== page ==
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What Are the Field Sobriety Tests?

When the police pull someone over for suspicion of DUI, the officer will ask the driver several questions, such as, “Have you been drinking” or “How much have you had to drink”? Even if you admit to drinking, the officer can only request that you perform field sobriety tests if there is evidence of intoxication, such as:

• A strong smell of alcohol on the person’s breath or clothing
• The person is slurring their words while speaking
• The driver cannot find his or her driver’s license, vehicle registration or proof of insurance
• Bloodshot or watery eyes
• Empty containers, such as beer cans or bottles of alcohol

The officer may ask the driver to complete several different field sobriety tests to determine the level of intoxication. Failing the field sobriety tests gives the officer probable cause to request a blood, breath or urine test.

Standardized Field Sobriety Tests
The National Highway Transportation Safety Administration (NHTSA) has issued a standardized model for field sobriety tests, which include:

• Horizontal Gaze Nystagmus Test (officer is looking for an involuntary jerking of the pupil)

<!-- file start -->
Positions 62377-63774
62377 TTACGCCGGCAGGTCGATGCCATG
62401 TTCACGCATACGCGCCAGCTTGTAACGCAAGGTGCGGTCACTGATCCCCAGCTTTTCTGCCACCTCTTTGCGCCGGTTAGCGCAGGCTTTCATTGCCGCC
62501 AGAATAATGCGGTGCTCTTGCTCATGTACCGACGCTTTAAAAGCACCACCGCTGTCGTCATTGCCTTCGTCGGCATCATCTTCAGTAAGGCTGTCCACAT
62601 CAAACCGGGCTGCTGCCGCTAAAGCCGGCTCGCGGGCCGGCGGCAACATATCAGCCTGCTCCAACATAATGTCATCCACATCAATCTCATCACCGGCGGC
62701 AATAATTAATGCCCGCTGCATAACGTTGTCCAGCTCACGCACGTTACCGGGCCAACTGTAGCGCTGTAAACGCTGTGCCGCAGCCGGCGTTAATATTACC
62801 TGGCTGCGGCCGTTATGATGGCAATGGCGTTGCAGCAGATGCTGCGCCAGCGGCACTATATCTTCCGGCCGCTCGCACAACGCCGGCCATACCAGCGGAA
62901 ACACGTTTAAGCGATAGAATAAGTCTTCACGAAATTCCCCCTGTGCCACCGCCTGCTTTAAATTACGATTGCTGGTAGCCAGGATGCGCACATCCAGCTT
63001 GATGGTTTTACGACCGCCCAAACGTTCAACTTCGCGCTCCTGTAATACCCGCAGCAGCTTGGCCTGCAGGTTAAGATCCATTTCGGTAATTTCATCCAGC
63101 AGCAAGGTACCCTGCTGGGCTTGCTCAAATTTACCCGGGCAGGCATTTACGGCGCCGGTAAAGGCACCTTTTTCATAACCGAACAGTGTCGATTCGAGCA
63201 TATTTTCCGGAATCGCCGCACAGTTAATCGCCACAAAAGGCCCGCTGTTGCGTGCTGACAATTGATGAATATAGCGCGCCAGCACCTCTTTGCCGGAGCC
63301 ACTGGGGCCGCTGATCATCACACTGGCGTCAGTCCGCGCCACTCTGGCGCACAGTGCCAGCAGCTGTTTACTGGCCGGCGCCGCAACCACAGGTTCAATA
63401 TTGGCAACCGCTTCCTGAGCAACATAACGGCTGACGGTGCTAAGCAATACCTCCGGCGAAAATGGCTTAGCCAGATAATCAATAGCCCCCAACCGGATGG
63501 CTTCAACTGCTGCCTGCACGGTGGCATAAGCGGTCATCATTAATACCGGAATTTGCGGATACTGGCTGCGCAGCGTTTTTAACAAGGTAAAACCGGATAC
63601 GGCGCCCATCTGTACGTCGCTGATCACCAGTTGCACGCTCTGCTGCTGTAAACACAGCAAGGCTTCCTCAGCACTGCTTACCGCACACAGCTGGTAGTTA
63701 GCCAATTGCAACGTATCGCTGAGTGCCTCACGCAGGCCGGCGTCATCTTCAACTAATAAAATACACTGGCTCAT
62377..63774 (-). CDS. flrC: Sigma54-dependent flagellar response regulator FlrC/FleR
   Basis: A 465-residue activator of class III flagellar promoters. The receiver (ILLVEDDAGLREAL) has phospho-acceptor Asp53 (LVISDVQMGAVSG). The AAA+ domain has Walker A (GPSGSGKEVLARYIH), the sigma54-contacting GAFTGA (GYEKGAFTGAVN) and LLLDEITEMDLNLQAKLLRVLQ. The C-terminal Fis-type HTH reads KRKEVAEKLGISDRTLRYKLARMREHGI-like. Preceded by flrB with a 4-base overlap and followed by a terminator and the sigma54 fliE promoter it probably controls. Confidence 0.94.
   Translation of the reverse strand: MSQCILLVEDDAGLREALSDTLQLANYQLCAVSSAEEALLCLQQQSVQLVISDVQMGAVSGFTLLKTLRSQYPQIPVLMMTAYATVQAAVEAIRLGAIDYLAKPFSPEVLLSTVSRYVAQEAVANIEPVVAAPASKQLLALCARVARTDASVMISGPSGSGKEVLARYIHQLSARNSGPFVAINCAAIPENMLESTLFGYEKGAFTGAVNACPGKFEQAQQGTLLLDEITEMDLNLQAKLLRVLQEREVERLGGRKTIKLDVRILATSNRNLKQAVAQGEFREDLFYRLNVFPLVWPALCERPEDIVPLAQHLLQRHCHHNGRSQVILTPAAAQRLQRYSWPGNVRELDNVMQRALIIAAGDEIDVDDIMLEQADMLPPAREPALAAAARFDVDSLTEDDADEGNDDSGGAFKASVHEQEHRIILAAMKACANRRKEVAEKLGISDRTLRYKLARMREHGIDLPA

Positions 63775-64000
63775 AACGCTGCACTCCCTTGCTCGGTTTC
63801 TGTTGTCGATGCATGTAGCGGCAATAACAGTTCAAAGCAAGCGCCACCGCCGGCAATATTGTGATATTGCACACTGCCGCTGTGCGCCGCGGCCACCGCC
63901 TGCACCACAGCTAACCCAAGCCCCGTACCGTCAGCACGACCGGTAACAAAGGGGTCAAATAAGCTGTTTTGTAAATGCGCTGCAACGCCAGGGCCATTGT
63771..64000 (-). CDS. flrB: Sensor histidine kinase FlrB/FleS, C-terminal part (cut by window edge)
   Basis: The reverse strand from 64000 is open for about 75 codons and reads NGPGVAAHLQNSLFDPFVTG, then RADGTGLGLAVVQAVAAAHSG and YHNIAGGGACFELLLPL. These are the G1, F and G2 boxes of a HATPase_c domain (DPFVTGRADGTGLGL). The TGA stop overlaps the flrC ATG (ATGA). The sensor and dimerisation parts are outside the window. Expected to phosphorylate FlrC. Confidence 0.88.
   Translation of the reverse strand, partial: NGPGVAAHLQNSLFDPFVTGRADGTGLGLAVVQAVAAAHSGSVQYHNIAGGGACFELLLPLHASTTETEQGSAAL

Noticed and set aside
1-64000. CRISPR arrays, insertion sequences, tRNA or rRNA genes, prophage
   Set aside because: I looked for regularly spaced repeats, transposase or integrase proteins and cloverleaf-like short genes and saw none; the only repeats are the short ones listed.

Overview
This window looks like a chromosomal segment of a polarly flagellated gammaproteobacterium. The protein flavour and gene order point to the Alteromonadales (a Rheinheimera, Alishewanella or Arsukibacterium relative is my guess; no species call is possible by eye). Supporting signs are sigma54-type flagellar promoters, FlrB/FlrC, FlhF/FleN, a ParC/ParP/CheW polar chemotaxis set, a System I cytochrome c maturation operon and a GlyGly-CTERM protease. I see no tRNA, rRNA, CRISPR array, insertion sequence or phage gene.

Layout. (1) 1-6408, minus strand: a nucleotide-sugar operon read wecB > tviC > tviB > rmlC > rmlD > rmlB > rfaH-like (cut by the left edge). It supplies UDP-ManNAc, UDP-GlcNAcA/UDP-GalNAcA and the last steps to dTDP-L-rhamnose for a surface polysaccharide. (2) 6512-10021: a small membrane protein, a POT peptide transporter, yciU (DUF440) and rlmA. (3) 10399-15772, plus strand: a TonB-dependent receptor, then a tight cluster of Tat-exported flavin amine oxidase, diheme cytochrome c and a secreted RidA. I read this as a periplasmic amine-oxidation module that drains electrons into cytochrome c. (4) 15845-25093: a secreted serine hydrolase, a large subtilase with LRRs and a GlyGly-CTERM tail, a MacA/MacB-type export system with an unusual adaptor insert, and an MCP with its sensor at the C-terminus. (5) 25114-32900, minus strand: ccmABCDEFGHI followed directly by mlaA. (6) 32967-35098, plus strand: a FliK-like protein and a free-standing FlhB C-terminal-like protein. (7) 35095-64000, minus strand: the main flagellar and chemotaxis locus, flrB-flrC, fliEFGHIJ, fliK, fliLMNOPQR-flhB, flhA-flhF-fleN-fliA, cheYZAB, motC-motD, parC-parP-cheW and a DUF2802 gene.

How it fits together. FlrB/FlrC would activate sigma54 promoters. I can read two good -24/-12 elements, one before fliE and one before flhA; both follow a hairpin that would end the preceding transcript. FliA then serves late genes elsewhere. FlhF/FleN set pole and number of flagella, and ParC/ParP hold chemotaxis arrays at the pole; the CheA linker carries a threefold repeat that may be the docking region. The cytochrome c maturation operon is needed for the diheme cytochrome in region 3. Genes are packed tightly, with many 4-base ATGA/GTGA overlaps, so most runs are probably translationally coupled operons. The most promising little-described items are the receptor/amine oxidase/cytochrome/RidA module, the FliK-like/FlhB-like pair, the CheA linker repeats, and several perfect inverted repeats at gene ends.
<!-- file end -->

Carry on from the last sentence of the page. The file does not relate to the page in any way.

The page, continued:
• Walk and Turn Test (heel to toe, take nine steps in a straight line, make a military pivot and come back)
• One-Legged Stand Test (stand on one leg, arms at side for up to 30 seconds)

Accuracy of Standardized Field Sobriety Tests
According to the NHTSA, the laboratory test data determined that:

• The Horizontal Gaze Nystagmus test is 77 percent accurate
• The Walk and Turn Test is 68 percent accurate
• The One-Legged Stand Test is 65 percent accurate
• The Horizontal Gaze Nystagmus and Walk and Turn Test together are 80 percent accurate

Non-Standardized Field Sobriety Tests
Not all states or local law enforcement agencies follow the standardized model, and they may conduct alternative tests, which include:

• Rhomberg balance test (feet together, head back and eyes closed for 30 seconds)
• Finger-to-nose test
• Finger-to-thumb test
• Recite a portion of the alphabet
• Count backwards

A criminal defense attorney may call the validity of these non-standardized tests into question.